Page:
THIS STORY HAS BEEN FORMATTED FOR EASY PRINTING
Bob Ryan

More than ever, it’s his team

By Bob Ryan
Globe Columnist / July 30, 2010

E-mail this article

Invalid E-mail address
Invalid E-mail address

Sending your article

Your article has been sent.

Text size +

FOXBOROUGH — First, the news.

Wes Welker was out there. Logan Mankins was not.

Welker was unpadded, but frisky. Mankins was, well, elsewhere.

Coach Bill addressed the matter of his very unhappy two-time Pro Bowl guard with his usual succinctness. “All the players who are here are under contract,’’ he said. “And Logan is not under contract.’’

For the start of his 36th NFL training camp, Bill Belichick chose an interesting look. In addition to the expected summer shorts and standard-issue Patriots short-sleeve sweat shirt, Coach Bill had a pencil affixed between a visor and his right ear, creating the image of an upcountry general store proprietor. Here we find a certain symbolism, in as much as Coach Bill clearly is the sole custodian of the entire football inventory down here. There are no middle-management types known elsewhere as coordinators. There is only Coach Bill and everyone else.

Should that make us nervous? Yes, he’s Bill Belichick, and, yes, he’s got the three rings and, yes, he’s got the guaranteed spot in Canton. But shouldn’t we heed the words of Lord Acton, who long ago warned us that, “Power tends to corrupt, and absolute power corrupts absolutely’’?

Not that we matter. Bob Kraft does, but he seems willing to go along with whatever Coach Bill wants. After all, Coach Bill did produce the aforementioned three rings, and along with Tom Brady and Adam Vinatieri, is the individual most singularly responsible for the existence of both Gillette Stadium and Patriot Place. In Bill he trusts.

Now when the winner of Super Bowl XLV is revealed Feb. 6, and it is not the New England Patriots — c’mon, you don’t really think, you know? — that will make it six years since the third of the three championships was won. Included in that time frame was the extraordinary 2007 season, the one in which the Patriots won Games 1 through 18 before being denied No. 19 by various acts of nature, including a) Asante Samuel not catching a ball he should easily have caught; b) Eli Manning making an escape he had never made before and has not made since; and c) David Tyree making the catch of his life before receding into the athletic nothingness from which he sprang for that one moment of glory. That’s what it took for the hated Giants to win that game and keep Coach Bill from getting his fourth ring.

But if you look at the record book it does declare the hated Giants to be the winners of Super Bowl XLII. And if you examine the Patriots’ drafts of 2006, 2007, and 2008, you will see a lot of names who never made it, which is one reason why the Patriots whom Coach Bill are commanding, sans coordinators, are no longer an elite team, but rather a second-tier one that, depending on the breaks, could win as few as eight and as many as 11 games this season.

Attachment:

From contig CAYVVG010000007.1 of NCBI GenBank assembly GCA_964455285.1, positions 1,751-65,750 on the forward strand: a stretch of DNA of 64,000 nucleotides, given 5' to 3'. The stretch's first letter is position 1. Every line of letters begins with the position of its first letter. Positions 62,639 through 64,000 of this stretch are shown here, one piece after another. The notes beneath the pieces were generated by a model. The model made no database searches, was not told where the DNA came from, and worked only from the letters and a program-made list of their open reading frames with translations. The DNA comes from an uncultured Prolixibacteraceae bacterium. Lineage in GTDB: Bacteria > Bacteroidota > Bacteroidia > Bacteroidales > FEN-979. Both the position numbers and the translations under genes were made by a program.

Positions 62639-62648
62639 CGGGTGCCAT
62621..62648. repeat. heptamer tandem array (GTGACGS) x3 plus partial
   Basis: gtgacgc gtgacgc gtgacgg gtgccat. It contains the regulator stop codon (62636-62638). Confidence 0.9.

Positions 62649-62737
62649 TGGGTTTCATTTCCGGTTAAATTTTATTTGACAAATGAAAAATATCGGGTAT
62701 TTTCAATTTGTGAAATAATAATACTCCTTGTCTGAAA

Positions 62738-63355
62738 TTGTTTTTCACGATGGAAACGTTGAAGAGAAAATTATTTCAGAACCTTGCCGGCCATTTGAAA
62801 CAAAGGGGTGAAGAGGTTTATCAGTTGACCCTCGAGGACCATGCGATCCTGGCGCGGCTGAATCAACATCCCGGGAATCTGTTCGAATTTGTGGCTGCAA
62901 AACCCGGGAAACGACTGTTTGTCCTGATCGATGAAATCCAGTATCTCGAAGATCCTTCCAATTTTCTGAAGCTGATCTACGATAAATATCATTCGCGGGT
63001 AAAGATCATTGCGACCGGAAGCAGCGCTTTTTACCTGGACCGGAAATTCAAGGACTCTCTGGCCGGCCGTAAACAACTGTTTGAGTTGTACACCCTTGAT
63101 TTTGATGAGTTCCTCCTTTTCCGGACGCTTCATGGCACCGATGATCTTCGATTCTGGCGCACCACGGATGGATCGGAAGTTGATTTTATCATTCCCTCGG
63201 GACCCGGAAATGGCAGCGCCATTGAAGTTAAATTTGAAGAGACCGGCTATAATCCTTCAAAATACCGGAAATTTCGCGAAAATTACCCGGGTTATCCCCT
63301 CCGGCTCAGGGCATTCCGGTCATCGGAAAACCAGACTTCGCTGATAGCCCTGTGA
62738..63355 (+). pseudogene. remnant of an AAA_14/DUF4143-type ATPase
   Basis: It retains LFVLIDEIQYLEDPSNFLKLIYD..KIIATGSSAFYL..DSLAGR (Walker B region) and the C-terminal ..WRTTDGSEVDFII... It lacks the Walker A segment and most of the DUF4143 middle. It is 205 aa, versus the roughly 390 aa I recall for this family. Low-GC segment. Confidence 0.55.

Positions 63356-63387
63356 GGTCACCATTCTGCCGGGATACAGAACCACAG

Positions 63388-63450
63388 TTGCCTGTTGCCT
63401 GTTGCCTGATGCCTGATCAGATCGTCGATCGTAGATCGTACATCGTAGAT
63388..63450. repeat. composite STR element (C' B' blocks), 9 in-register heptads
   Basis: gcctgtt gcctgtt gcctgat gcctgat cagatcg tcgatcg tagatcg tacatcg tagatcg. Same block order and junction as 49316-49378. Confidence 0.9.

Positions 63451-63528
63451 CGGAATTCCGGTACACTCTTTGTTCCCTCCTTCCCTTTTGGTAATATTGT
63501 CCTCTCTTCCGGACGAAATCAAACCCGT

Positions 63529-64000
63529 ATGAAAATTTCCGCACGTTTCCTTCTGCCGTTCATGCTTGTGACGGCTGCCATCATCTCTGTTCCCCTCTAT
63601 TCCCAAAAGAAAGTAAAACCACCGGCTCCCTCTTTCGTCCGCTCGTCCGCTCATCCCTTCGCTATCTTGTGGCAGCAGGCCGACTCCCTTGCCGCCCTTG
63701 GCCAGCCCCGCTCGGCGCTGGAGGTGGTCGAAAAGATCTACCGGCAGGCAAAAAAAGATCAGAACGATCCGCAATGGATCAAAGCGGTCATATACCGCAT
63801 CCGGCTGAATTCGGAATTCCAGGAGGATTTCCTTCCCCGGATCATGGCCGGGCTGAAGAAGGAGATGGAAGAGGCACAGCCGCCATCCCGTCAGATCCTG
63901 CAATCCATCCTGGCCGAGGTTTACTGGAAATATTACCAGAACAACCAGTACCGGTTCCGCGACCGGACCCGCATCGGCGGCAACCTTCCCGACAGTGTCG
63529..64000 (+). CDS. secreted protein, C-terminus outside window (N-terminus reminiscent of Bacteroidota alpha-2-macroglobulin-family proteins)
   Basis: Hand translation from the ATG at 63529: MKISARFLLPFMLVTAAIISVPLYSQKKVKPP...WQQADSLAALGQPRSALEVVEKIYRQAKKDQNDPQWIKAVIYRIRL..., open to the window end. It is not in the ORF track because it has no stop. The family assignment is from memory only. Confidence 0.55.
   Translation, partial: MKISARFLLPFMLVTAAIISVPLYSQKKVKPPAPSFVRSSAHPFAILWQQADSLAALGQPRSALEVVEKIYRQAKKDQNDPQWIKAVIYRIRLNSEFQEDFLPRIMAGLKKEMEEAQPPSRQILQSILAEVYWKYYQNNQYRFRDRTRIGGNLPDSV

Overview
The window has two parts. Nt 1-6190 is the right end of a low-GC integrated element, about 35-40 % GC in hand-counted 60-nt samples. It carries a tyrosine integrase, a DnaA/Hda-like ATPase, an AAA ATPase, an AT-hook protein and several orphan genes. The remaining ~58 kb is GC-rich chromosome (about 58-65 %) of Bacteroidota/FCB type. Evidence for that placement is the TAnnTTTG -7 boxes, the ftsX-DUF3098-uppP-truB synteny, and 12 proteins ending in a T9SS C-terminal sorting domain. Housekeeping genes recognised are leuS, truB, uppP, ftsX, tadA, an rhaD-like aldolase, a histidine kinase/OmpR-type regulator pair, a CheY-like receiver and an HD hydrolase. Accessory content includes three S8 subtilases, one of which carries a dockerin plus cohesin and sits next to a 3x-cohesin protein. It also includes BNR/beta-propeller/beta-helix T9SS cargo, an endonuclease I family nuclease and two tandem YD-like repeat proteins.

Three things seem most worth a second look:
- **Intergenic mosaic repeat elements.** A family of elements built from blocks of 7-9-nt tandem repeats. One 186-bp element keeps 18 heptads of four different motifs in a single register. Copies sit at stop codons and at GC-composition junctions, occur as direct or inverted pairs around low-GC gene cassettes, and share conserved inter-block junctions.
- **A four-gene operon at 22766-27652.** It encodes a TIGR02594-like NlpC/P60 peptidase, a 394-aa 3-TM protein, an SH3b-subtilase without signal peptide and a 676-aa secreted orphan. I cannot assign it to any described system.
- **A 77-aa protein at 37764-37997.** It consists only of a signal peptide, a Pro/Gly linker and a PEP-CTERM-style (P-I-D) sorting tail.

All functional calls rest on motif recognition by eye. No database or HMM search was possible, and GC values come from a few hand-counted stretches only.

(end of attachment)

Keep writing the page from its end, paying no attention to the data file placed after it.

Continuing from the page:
Coach Bill ably discussed the changing nature of training camp during his 36 years, from the days of more than two months preparation featuring six exhibitions and three 120-play game-condition scrimmages to the modern era of OTAs, 12-month conditioning programs, and just four exhibitions (soon to be two, which will drive him mad). He was eerily casual in discussing the ebb and flow of injuries over the course of a season. It’s just amazing how football coaches have numbed themselves to the reality that the game they love is so inherently debilitating. One of these days someone will listen to me when I say each team needs a Sunday roster of 100 men. But, anyway . . .

Not discussed on this first day were the many issues facing the New England Patriots. Pass rush? Quality linebacking depth? Is Mankins readily replaceable? Running back by committee? Rookie tight ends? Third receiver? The annual mixing and matching at DB? Some other day, perhaps. Yesterday was not a day to dwell on specifics.

This aggregation would find life challenging under ordinary circumstances, but 2010 will not be an ordinary circumstance. In addition to the expected stiff competition sure to be provided by division foes New York and Miami, the Patriots will journey to San Diego and Pittsburgh (with Ben Roethlisberger). And what a home schedule! This is the year Patriots season ticket-holders have hit the jackpot. There will be fewer giveaway opportunities for relatives and tradesmen, not with a home schedule that has, in addition to the requisite games with AFC East rivals, Cincinnati, Baltimore, Minnesota, Green Bay and, of course, Indianapolis. It hardly matters that the Colts and Patriots have not been in the same division since 2001. This will mark the eighth straight year the Colts have been on the schedule.

Now when you and I look at the schedule, we think of it in terms of W’s and L’s. We see this as a brutal schedule. Coach Bill only sees schemes and personnel challenges, not degree of difficulty.

“You guys are a lot smarter than I am,’’ he joked. “Three years ago Miami went 1-15. The next year they won the division. Each year you see teams who’ve won, one, two, or three games win double digits the next year.’’

In other words, when Coach Bill and his staff first saw the 2010 schedule, they didn’t go right along with the rest of us and say, “Oh, bleep.’’? OK, Bill. If you say so.

Coach Bill enters Year 11 with the Patriots. He’s never had more power. He’s never had more to prove.

Bob Ryan is a Globe columnist and host of Globe 10.0 on Boston.com. He can be reached at ryan@globe.com.

Patriots Video

Follow our twitter accounts